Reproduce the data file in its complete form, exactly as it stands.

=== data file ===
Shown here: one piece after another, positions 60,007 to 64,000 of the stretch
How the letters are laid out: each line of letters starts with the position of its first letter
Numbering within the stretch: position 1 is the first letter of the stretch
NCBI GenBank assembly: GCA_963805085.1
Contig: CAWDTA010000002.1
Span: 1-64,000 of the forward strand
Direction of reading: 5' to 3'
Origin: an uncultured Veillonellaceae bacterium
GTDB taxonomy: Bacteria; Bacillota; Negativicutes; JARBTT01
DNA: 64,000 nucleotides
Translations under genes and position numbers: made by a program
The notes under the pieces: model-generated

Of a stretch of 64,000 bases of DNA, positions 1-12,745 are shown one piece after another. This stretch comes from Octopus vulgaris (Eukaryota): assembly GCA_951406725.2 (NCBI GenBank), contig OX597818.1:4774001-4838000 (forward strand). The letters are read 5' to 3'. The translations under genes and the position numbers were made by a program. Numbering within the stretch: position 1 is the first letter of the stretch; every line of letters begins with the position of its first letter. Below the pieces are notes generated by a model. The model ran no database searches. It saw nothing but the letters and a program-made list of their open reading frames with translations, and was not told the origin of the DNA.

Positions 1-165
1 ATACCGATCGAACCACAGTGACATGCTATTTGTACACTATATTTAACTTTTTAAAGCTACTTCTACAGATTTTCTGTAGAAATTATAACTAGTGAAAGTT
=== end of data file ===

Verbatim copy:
Shown here: one piece after another, positions 60,007 to 64,000 of the stretch
How the letters are laid out: each line of letters starts with the position of its first letter
Numbering within the stretch: position 1 is the first letter of the stretch
NCBI GenBank assembly: GCA_963805085.1
Contig: CAWDTA010000002.1
Span: 1-64,000 of the forward strand
Direction of reading: 5' to 3'
Origin: an uncultured Veillonellaceae bacterium
GTDB taxonomy: Bacteria; Bacillota; Negativicutes; JARBTT01
DNA: 64,000 nucleotides
Translations under genes and position numbers: made by a program
The notes under the pieces: model-generated

Of a stretch of 64,000 bases of DNA, positions 1-12,745 are shown one piece after another. This stretch comes from Octopus vulgaris (Eukaryota): assembly GCA_951406725.2 (NCBI GenBank), contig OX597818.1:4774001-4838000 (forward strand). The letters are read 5' to 3'. The translations under genes and the position numbers were made by a program. Numbering within the stretch: position 1 is the first letter of the stretch; every line of letters begins with the position of its first letter. Below the pieces are notes generated by a model. The model ran no database searches. It saw nothing but the letters and a program-made list of their open reading frames with translations, and was not told the origin of the DNA.

Positions 1-165
1 ATACCGATCGAACCACAGTGACATGCTATTTGTACACTATATTTAACTTTTTAAAGCTACTTCTACAGATTTTCTGTAGAAATTATAACTAGTGAAAGTT